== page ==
In early June, the information office of the Chinese central government published a White Paper on ‘One Country Two Systems’. This is the settlement put in place after Hong Kong was handed over by the United Kingdom to become a Special Administrative Region of the People’s Republic of China in 1997, part of China while retaining its separate system.
In the context of high octane local politics and a fierce debate on constitutional development, local reaction to the White Paper has been dominated by concern that it signaled a shift to a more assertive approach to Hong Kong from the central government, and by specific references in the White Paper to Hong Kong’s judiciary.
The White Paper begins relatively benignly by stating that ‘One Country Two Systems’ is China’s ‘basic state policy’ towards Hong Kong. It then outlines the history and development of this policy, including the roles of the central authorities and the areas in which Hong Kong enjoys a high degree of autonomy, and ‘efforts made by the central government to ensure the prosperity and development’ of Hong Kong.
The controversies have arisen over parts of the final section of the paper, on ‘fully and accurately understanding and implementing [One Country Two Systems]’.
First, statements that, ‘as a unitary state, China’s central government has comprehensive jurisdiction [over Hong Kong]’ and that Hong Kong’s ‘high degree of autonomy… is not an inherent power, but one that comes solely from the authorization by the central leadership’ have been read by some as marking a change from commitments made in the 1984 Sino-British Joint Declaration and the Basic Law, the Chinese law which is in effect Hong Kong’s constitution.
These statements immediately follow a reiteration of a phrase from the Joint Declaration, namely that Hong Kong ‘will be [is] directly under the authority of the central people’s government’. And as ‘authorization’ is the term used in the Basic Law, most critics have focused on the argument that ‘comprehensive jurisdiction’ adds a new and worrying element.
In context, the obvious reading of this phrase is as an explanation of the nature of a unitary state. The phrase also appears in section II of the paper (translated in the English version as ‘overall jurisdiction’), where it is explained as referring to the ‘powers directly exercised by the central government, and the powers delegated to [Hong Kong] to enable it to exercise a high degree of autonomy…’ This is nothing here to support the reading that ‘comprehensive jurisdiction’ goes beyond understandings set out in the Joint Declaration and Basic Law.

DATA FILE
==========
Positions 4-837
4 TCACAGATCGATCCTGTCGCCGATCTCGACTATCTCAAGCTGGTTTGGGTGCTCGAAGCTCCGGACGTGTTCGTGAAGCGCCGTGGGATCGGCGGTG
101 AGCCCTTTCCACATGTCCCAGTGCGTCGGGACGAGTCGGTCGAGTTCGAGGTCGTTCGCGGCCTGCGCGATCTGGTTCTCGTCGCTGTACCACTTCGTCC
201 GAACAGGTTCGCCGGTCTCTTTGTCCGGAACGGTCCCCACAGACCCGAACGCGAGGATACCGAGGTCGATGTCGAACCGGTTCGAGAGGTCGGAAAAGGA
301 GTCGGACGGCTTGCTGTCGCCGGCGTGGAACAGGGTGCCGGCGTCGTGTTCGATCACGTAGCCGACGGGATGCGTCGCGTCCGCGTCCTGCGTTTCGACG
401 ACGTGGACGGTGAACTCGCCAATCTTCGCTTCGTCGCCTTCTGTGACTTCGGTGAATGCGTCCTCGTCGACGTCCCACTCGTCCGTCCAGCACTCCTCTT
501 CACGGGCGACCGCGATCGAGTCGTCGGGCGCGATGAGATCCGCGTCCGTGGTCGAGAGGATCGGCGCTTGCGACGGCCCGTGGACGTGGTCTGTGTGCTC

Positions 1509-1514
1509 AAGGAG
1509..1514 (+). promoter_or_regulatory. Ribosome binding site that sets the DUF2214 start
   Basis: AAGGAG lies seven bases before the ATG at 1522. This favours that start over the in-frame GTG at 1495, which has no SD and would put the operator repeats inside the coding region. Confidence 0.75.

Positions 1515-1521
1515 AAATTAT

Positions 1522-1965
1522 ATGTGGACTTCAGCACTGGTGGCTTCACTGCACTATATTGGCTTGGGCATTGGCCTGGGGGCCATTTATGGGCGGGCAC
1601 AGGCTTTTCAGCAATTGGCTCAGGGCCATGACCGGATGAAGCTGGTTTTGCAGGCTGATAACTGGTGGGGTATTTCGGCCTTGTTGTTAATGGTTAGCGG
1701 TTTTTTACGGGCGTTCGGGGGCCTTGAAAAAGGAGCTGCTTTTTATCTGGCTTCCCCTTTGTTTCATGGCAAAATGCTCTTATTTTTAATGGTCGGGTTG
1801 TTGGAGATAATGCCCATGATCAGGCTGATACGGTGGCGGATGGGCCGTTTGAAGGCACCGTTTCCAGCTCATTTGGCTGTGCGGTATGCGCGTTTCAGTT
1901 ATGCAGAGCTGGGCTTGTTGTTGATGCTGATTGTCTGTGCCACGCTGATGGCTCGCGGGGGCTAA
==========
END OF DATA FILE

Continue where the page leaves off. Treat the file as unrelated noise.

A second set of concerns, around the legal and judicial implications of the paper, have been set out by the Hong Kong Bar Association.
They begin by discussing the White Paper statement that the ‘power of interpretation and amendment of the Basic Law [is] vested in the National People’s Congress and its Standing Committee’. This is the standard constitutional position and the Bar Association does not take issue with it, but highlights the point – also included in the White Paper – that Hong Kong’s courts can interpret Basic Law provisions ‘within the limits of [Hong Kong’s] autonomy’.
Related to this, the Bar Association challenges a statement in the White Paper about ‘correctly understanding… the Basic Law’ by pointing out that in common law jurisdictions there is no definitive ‘correct’ meaning of legislation. This is fair as far as the Basic Law is to be interpreted by local courts within the limits of Hong Kong’s autonomy. But it misses the point that the Basic Law is a national Chinese law (the rest of China does not follow common law) and as such its interpretation is ultimately something for Beijing, not the Hong Kong courts.
In between these two concerns, the Bar Association picks up on language which lists the judiciary along with the government and legislature in a section on patriotic requirements for ‘Hong Kong people running Hong Kong’. The Bar Association says that ‘Judges and judicial officers… are not to be regarded as part of ‘Hong Kong’s administrators’ or part of the governance team upon whom a political requirement is imposed’, but without directly criticizing the White Paper. Others, however, have picked up on this to argue that the White Paper suggests that the central government sees judges as being part of Hong Kong’s administration, and that this undermines judicial independence.
However, the White Paper does not describe judges as administrators. Although the English translation says judges ‘administrate’ [sic], the Chinese word thus translated is the same as in ‘Hong Kong people running Hong Kong’. The text is therefore including judges among those that ‘run Hong Kong’, hardly controversial. At the very least, in its original language the White Paper does not describe judges as administrators.
These conclusions are consistent with an interpretation of the central government’s intention in publishing the White Paper being to be restate long-standing official policy on ‘One Country Two Systems’, and not to redefine Beijing’s policy towards Hong Kong.
Nonetheless, the political reality remains that people in Hong Kong have not interpreted it this way, and the White Paper has been seized upon by those who wish to push the centre to go beyond Basic Law provisions on the road to universal suffrage. The political situation is complex, but it is politics and not the text of the White Paper which is behind the last month’s rise in political temperature in Hong Kong.
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